Community-Minded, Creative, Authentic Collinwood
Something transformational is happening on Cleveland’s Waterloo Road.
Over the next year, $5.5 million will be invested to make the streetscape more vibrant and pedestrian-friendly. Investments in a new recreation center, three lakefront parks and restaurateur Alan Glazen’s plan to open multiple restaurants in 2013 make it clear that North Shore Collinwood’s moment of rebirth has officially arrived.
Many neighborhood stakeholders credit the rebirth to the energy and perseverance of the artist community, led by groups like the Beachland Ballroom, Arts Collinwood and Music Saves who breathed life into the half-vacant Waterloo Road.
Just 12 years after the Beachland’s opening, the street sits almost entirely occupied, with galleries and record shops supplementing the authentic and enduring artistic voice in the community. It is a neighborhood that once launched the entire American polka tradition, and more recently the careers of contemporary bands like the Black Keys and the White Stripes.
Lately the creative community has become even more prominent in the neighborhood’s revival. Through Artists in Residence and Collinwood Rising, the Community Partnership for Arts and Culture and Northeast Shores are investing over $1.1 million in the neighborhood’s artist community. Together, the programs are arming artists with grants to carry out neighborhood projects, loans for creative space development and opportunities for space ownership – for as little as $6,500.
These programs are having a clear impact on the already-thriving arts district, as youth music workshops, sculpture gardens and murals take root. Once-vacant storefronts and houses are finding new life with artist owners. As word spreads, potential artists are coming not only from greater Cleveland but increasingly from places like Chicago, Portland and Peoria.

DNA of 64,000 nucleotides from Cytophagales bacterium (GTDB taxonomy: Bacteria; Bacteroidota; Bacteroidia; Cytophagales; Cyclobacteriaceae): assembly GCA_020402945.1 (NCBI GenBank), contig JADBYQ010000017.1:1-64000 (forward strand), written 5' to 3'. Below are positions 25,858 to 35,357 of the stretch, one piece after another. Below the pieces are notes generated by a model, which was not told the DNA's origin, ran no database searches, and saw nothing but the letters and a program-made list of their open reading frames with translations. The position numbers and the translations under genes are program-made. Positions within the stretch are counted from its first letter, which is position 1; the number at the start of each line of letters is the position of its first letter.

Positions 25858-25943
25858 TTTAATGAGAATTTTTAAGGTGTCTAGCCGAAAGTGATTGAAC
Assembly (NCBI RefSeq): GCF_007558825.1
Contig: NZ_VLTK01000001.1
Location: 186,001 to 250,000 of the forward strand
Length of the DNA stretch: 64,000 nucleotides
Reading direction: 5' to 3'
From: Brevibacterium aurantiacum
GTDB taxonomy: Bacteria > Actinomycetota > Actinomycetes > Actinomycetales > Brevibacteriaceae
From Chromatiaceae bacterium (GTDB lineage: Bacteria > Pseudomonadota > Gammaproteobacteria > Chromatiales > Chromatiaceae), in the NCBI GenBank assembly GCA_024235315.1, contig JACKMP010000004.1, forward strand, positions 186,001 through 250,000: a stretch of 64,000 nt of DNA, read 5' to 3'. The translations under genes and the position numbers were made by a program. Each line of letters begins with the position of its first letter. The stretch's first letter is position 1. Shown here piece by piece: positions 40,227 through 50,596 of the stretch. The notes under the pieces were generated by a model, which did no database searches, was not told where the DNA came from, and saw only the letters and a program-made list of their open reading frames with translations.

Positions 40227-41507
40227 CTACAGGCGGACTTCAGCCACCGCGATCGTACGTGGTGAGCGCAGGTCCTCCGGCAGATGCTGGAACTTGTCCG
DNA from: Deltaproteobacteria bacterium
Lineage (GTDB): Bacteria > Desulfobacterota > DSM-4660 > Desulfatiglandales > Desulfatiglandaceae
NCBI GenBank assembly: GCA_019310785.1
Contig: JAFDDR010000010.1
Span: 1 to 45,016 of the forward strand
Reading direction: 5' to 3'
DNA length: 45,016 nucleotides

Poet, writer and Louisiana transplant Ellen Marshall was initially attracted to the neighborhood by the offerings of Artists in Residence and Collinwood Rising.
“I said even if I don’t take advantage of it,” explains Ellen, “I want to be in the area.”
It wasn’t just the loans and grants that drew her in, however … It was the community itself.
“It just felt like home for me … older trees, settled couples … I would feel comfortable walking down the street any time of the day.”
As more and more artists find a new home through these two programs, the result has not only been new property owners but a strengthening of the community fabric itself. The socially conscious energy of North Shore Collinwood artists is in the neighborhood’s DNA, deeply reinforced through the values of established arts groups.
Combined, that energy and the investment in artists are reinforcing what long-term residents already know: Cleveland neighborhoods like North Shore Collinwood are places of community-mindedness, creativity, and above all, authenticity.
For more information about Artists in Residence and Collinwood Rising, visit www.welcometocollinwood.com, or call Northeast Shores at 216.481.7660.